Stata for Students is designed for undergraduate students taking methodology classes in the social sciences at UW-Madison, but it will be useful to students taking similar classes elsewhere or anyone looking for a basic introduction to Stata. Graduate students and other researchers, and those who hope to someday be graduate students or researchers, should read Stata for Researchers.
Stata for Students divided into short articles that cover a single subject. You should read all the articles in the Stata Basics section before you do anything else. We also recommend reading the articles in the Understanding Stata section, as they will help everything else make sense and make you a more efficient Stata user. After that you can read just the articles that correspond to the material covered in your class.
You will learn more if you actually carry out the steps described in these articles. All of the articles include examples you can do yourself. They use a subsample from the 2014 General Social Survey, which you'll download by doing the example in Managing Stata Files. (The General Social Survey (GSS) is a project of the independent research organization NORC at the University of Chicago, with principal funding from the National Science Foundation.) If you have a homework assignment to work on you may prefer to just read the articles and then immediately apply what you've learned to your assignment. In that case you can the ignore the specific instructions for the examples.
For a variable that describes categories (like sex or race) rather than quantities (like income) frequencies tell you how many observations are in each category. These are examples of univariate statistics, or statistics that describe a single variable.
Categorical variables are also sometimes called factor variables. Indicator variables (also called binary or dummy variables) are just categorical variables with two categories. Frequency tables for a single variable are sometimes called one-way tables.
For a variable that describes quantities (like income) the mean tells you what the expected value of the variable is, and the standard deviation tells you how much it varies. However, the median and percentiles often give you a better sense of how the variable is distributed, especially for variables that are not symmetric (like income, which often has a few very high values). These are also univariate statistics.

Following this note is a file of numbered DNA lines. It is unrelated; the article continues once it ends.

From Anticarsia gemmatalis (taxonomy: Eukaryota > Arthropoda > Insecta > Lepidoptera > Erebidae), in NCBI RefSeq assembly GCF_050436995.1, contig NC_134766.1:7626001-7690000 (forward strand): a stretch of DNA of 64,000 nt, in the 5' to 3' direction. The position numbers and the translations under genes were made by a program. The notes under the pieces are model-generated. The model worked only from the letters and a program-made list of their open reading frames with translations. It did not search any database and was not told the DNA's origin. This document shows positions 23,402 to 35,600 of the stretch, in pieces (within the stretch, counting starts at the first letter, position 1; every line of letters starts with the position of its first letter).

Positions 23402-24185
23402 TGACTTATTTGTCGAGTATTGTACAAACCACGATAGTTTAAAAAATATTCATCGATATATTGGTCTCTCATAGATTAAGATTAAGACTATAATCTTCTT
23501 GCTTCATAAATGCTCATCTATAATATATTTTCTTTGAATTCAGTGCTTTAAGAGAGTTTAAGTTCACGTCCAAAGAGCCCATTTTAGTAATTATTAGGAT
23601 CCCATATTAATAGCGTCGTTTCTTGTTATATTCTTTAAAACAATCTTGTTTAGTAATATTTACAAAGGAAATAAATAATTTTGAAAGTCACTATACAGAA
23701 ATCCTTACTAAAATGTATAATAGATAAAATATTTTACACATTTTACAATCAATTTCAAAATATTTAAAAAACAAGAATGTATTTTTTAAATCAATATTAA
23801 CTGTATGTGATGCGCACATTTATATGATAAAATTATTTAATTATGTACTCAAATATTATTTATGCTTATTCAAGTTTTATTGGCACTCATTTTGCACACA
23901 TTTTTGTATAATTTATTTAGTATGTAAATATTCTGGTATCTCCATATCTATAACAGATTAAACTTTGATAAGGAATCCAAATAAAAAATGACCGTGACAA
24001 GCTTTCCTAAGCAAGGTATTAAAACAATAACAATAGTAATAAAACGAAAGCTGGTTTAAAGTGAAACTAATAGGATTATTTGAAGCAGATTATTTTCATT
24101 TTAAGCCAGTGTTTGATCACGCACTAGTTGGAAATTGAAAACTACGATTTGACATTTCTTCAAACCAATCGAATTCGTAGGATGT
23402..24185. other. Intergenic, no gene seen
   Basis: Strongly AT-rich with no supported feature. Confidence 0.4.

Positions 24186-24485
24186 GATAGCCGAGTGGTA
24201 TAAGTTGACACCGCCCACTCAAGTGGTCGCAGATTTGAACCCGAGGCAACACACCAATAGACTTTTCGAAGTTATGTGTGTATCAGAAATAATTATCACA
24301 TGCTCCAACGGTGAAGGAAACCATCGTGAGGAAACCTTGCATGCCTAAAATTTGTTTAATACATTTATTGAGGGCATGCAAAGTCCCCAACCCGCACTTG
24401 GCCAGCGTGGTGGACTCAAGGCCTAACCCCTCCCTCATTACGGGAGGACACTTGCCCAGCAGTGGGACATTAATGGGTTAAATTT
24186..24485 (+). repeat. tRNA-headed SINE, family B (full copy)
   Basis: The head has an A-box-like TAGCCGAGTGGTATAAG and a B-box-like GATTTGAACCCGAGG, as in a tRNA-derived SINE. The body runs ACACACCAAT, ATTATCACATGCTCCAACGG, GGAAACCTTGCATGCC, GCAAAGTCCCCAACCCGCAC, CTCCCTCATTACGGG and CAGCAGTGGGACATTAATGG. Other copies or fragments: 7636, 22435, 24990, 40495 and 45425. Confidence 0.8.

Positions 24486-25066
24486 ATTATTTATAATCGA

Quantitative variables are often called continuous variables. Means are often called averages, and variance is just the standard deviation squared. The median is also the 50th percentile.
For two categorical variables, frequencies tell you how many observations fall in each combination of the two categorical variables (like black women or hispanic men) and can give you a sense of the relationship between the two variables. These are examples of bivariate statistics, or statistics that describe the joint distribution of the two variables.
Tables of frequencies for two variables are often called two-way tables, contingency tables, or crosstabs.
For a quantitative variable and a categorical variable, the mean value of the quantitative variable for those observations that fall in each category of the categorical variable can give you a sense of how the two variables are related. Of then the question of interest is whether the distribution of the quantitative variable is different for different categories. These are also examples of bivariate statistics.
For three or more categorical variables, frequencies will tell you how many observations fall in each combination of the variables and give you a sense of their relationships just like they did with two categorical variables. These are examples of multivariate statistics.
For a quantitative variable and two or more categorical variables, the the mean value of the quantitative variable for those observations in each combination of the categorical variables can give you a sense of how the variables are related just like they did with a quantitative variable and one categorical variable. These are examples of multivariate statistics.
Last Revised: 1/3/2017